P. Kay Floyd graduated from Oklahoma State University in 1980 with a Bachelor of Science degree in psychology, a minor degree in political science, and a minor degree in philosophy. After graduating from OSU, Senator Floyd attended law school at the University of Oklahoma where she received her Juris Doctor degree.
After two years in private practice, Senator Floyd became an Assistant Attorney General for the State of Oklahoma working in both the civil and criminal divisions. In 1987, Senator Floyd accepted the position of Deputy Executive Director for the Oklahoma Horse Racing Commission.
In 1989, Senator Floyd was appointed as an Administrative Law Judge for the State of Oklahoma and served in that capacity for 22 years. Her appointment made her one of the youngest women in Oklahoma history to receive a judicial appointment. During that time she also served as a Special Municipal Court Judge for the City of Oklahoma City.
Along with her judicial duties, Senator Floyd has been an adjunct professor at Oklahoma State University and an attorney for the senior citizens division of Legal Aid of Western Oklahoma. Senator Floyd has worked as a volunteer on the Citizens Action Committee for the Oklahoma City Animal Shelter and as a member of the Oklahoma Bar Association’s Women in Law committee. She also serves as an Advisory Council Member for Palomar Family Justice Center and an Ex-Officio Member of ReMerge Board of Directors.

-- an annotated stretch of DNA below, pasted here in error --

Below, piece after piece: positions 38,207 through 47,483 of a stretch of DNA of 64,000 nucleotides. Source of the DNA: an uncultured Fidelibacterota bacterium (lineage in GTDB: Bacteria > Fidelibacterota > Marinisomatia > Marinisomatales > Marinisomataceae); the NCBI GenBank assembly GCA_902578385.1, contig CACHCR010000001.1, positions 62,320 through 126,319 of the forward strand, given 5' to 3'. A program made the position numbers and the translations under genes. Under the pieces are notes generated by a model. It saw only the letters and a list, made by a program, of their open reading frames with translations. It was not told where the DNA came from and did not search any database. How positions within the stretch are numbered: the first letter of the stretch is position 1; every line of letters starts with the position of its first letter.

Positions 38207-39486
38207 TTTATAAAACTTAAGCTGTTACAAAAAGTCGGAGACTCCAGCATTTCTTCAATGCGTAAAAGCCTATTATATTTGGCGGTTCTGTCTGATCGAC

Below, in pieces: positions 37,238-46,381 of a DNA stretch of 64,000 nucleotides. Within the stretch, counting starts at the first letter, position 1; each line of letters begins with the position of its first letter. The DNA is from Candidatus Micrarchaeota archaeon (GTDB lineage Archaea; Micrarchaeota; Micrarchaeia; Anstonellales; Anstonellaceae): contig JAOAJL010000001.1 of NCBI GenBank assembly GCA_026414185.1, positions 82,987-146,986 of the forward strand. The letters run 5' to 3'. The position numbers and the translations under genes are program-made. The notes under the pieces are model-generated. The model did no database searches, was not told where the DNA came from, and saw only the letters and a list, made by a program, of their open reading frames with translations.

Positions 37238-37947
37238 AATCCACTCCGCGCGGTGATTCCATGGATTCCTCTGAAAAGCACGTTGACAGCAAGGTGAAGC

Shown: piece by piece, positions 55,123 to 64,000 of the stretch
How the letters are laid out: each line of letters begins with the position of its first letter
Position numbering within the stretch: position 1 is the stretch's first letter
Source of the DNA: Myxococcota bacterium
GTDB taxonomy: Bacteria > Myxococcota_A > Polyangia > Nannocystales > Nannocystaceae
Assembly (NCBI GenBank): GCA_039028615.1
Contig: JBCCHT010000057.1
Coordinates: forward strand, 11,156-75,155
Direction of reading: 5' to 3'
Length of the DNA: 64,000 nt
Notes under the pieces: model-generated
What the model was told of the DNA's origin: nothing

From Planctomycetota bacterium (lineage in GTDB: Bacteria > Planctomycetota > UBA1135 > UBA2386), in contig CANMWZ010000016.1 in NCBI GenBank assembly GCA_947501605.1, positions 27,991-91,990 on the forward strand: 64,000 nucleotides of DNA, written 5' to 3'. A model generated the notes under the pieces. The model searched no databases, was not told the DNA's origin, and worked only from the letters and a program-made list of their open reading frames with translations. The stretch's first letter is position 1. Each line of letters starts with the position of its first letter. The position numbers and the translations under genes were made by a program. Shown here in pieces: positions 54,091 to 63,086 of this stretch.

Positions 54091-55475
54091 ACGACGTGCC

Senator Floyd has served on the OKC AIDS Walk Board of Directors and is a member of the Board of Directors of Lyric Theatre in Oklahoma City. She was also a founding member of the Justice Alma Wilson SeeWorth Academy which was established in 1998 and served at-risk youth in the Oklahoma City community.
Senator Floyd was elected to the Oklahoma House of Representatives in 2012 and the Oklahoma Senate in 2014 where she focuses on improving our education system and working for Oklahoma’s women and children. She has authored bills to provide suicide prevention training in Oklahoma’s schools, and require potential guardians undergo background checks.
In 2014, Senator Floyd authored the Lethality Assessment Act which made Oklahoma the first in the nation to establish such a program. In 2019, she authored legislation to address Oklahoma’s backlog of untested rape kits through standardizing the guidelines for testing rape kits and creating a statewide tracking system for collecting sexual assault evidence. The legislation also expands continuing education for law enforcement on how to properly address sexual assault reports.